I like how the scaling and the positive and accepting atmosphere allow everyone, regardless of ability, to be in a class together and all get a great workout.
I’m originally from Minnesota but have lived in Montana over 25 years. I’m married and have two daughters and a son, ages 26, 12 and 23. I work as a financial analyst at the Montana CSI, which is not the cool CSI on TV, as my younger daughter was recently disappointed to realize, but the securities and insurance commission. My favorite activities are listening to audio books, which I do constantly, and trying to learn Vietnamese, which is really, really hard but still fun.
After several years of trying to get my daughter interested in some kind of sport, all of which she hated, we had her try CrossFit kids. She loved it, thankfully, but after a couple of months, she started asking me to do the adult class. I told my husband there was no way I could do it, because the women there weren’t just doing pull-ups; they were doing pull-ups up to their waists (which I later learned was called a muscle-up.) I was pretty sure I couldn’t even bend my elbows if I was hanging from a bar. However, my daughter kept giving me the sad puppy eyes and saying how great it would be if we had a mother-daughter activity to do together, so I caved in and tried a class. Two years later, we’re still having fun and encouraging each other on our progress. I’m also happy to say that the upper back and neck pain that I had for ten years, after a car accident, is now gone.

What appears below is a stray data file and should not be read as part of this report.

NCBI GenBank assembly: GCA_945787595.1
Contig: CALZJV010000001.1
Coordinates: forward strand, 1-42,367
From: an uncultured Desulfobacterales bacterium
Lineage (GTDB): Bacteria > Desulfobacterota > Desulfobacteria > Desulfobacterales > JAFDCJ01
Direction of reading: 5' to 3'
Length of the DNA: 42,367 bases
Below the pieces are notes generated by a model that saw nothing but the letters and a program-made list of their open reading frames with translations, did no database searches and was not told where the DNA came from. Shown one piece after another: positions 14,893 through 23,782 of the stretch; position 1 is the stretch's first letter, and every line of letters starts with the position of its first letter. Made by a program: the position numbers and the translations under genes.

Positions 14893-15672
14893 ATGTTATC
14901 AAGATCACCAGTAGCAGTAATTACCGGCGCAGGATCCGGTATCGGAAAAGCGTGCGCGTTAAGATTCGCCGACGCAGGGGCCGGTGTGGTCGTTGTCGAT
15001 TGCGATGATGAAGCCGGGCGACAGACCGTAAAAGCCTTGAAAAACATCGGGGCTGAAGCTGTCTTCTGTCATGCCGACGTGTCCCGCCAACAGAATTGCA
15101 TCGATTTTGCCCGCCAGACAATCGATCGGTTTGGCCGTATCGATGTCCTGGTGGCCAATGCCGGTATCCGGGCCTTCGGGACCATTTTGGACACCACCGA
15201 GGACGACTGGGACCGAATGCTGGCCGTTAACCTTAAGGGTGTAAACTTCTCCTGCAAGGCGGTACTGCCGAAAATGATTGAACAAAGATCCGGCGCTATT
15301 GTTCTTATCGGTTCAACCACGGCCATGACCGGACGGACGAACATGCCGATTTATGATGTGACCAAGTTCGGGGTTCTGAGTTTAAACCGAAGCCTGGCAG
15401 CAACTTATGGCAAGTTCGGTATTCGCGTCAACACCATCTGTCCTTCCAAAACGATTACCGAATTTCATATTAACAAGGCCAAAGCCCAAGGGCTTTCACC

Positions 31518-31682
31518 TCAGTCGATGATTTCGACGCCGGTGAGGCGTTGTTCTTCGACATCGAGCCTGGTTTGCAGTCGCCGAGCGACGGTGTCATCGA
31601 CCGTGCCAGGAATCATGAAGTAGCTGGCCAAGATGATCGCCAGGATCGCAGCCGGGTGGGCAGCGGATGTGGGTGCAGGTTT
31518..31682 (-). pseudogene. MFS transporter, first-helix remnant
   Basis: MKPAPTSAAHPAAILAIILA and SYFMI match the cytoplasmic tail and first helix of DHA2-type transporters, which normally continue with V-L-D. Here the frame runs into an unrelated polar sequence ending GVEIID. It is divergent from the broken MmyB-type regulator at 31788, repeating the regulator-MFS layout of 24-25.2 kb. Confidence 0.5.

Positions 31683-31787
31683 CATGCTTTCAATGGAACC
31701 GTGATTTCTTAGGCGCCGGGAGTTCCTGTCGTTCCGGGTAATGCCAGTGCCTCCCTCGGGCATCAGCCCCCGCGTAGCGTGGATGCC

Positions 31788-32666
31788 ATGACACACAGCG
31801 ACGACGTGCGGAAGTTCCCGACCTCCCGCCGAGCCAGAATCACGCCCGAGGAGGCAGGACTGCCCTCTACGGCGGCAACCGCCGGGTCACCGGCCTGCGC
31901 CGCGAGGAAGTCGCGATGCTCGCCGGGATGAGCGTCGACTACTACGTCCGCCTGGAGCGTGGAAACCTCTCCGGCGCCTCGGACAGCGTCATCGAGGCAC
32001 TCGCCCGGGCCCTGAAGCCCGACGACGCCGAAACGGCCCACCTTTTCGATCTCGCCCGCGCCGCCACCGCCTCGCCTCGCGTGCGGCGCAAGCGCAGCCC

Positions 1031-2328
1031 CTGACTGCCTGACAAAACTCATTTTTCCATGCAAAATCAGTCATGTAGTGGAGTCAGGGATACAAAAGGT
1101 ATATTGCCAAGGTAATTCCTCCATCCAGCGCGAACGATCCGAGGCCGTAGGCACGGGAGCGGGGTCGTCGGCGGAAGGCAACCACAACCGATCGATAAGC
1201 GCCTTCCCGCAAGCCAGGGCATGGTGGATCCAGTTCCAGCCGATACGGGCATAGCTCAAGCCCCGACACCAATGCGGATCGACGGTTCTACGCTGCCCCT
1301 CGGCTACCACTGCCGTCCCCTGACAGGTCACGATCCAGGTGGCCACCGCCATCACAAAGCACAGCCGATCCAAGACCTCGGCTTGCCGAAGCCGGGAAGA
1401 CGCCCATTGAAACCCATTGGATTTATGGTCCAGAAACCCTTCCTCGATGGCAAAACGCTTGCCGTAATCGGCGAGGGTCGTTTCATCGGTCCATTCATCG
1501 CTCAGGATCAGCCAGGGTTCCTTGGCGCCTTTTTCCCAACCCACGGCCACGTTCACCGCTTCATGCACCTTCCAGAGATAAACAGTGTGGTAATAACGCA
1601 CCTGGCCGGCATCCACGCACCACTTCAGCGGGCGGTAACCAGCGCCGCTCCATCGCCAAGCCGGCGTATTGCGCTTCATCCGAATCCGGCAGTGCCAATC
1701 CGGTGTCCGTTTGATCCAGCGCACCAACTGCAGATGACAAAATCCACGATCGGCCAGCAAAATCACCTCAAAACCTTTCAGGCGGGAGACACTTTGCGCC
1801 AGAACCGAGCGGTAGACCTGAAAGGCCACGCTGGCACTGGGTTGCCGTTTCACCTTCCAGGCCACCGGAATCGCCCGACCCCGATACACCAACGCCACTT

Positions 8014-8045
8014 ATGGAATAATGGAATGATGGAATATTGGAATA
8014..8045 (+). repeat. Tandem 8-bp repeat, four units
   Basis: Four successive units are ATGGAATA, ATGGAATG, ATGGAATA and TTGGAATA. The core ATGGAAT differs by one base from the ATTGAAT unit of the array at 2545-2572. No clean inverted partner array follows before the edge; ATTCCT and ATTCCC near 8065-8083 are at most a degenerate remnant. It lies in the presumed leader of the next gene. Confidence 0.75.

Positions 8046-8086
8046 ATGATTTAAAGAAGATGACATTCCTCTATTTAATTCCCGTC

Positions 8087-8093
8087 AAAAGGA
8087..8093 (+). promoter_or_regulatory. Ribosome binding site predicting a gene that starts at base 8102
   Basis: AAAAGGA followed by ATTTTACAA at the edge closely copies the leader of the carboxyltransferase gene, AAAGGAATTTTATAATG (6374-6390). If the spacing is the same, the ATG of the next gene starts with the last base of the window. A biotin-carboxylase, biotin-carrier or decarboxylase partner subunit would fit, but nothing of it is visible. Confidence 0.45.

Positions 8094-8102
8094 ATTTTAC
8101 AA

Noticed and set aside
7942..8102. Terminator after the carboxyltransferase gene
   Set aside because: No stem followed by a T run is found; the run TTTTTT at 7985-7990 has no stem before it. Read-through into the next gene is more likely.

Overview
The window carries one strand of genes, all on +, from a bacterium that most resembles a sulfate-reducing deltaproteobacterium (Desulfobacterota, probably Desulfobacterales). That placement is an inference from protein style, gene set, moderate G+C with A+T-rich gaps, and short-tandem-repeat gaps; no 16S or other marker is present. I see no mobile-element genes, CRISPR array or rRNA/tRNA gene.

I love CrossFit because it’s never boring, and I never feel like I have to force myself to go. I like how the scaling and the positive and accepting atmosphere allow everyone, regardless of ability, to be in a class together and all get a great workout. The very best thing is how my daughter now has all the amazingly strong ladies at CrossFit as her role models. (Wonder Woman really is so much better than Barbie.)
Like most parents with kids still at home, all the hours in my day seem to be spoken for by my job, parenting, housework, etc. I go to work early and usually eat breakfast and lunch at my desk. Then after work, I do everything else that need to be done. It took me about 20 years, but I finally learned that taking the time to cook and eat good quality food, to exercise, to get adequate sleep, and to relax (even if only for a few minutes), are super important for my well-being, so I work at fitting those things in every day.